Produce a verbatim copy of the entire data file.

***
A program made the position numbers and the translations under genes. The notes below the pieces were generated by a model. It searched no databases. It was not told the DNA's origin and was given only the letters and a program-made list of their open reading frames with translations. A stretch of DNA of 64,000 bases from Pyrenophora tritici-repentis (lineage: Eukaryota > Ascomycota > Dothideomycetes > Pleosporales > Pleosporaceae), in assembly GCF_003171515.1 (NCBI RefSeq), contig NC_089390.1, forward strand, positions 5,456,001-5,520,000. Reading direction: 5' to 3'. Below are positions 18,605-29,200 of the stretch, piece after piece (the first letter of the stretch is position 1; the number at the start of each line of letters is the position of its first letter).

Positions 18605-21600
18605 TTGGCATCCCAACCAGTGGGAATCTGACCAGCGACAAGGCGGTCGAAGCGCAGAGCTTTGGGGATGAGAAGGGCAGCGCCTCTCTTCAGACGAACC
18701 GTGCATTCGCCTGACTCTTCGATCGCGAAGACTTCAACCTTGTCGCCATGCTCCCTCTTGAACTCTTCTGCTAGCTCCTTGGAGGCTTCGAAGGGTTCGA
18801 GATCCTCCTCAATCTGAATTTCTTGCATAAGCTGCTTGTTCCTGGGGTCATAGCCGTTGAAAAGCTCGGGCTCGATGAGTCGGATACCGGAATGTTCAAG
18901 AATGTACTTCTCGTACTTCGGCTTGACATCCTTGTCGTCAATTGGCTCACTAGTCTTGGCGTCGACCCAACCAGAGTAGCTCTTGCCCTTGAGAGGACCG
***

A program made the position numbers and the translations under genes. The notes below the pieces were generated by a model. It searched no databases. It was not told the DNA's origin and was given only the letters and a program-made list of their open reading frames with translations. A stretch of DNA of 64,000 bases from Pyrenophora tritici-repentis (lineage: Eukaryota > Ascomycota > Dothideomycetes > Pleosporales > Pleosporaceae), in assembly GCF_003171515.1 (NCBI RefSeq), contig NC_089390.1, forward strand, positions 5,456,001-5,520,000. Reading direction: 5' to 3'. Below are positions 18,605-29,200 of the stretch, piece after piece (the first letter of the stretch is position 1; the number at the start of each line of letters is the position of its first letter).

Positions 18605-21600
18605 TTGGCATCCCAACCAGTGGGAATCTGACCAGCGACAAGGCGGTCGAAGCGCAGAGCTTTGGGGATGAGAAGGGCAGCGCCTCTCTTCAGACGAACC
18701 GTGCATTCGCCTGACTCTTCGATCGCGAAGACTTCAACCTTGTCGCCATGCTCCCTCTTGAACTCTTCTGCTAGCTCCTTGGAGGCTTCGAAGGGTTCGA
18801 GATCCTCCTCAATCTGAATTTCTTGCATAAGCTGCTTGTTCCTGGGGTCATAGCCGTTGAAAAGCTCGGGCTCGATGAGTCGGATACCGGAATGTTCAAG
18901 AATGTACTTCTCGTACTTCGGCTTGACATCCTTGTCGTCAATTGGCTCACTAGTCTTGGCGTCGACCCAACCAGAGTAGCTCTTGCCCTTGAGAGGACCG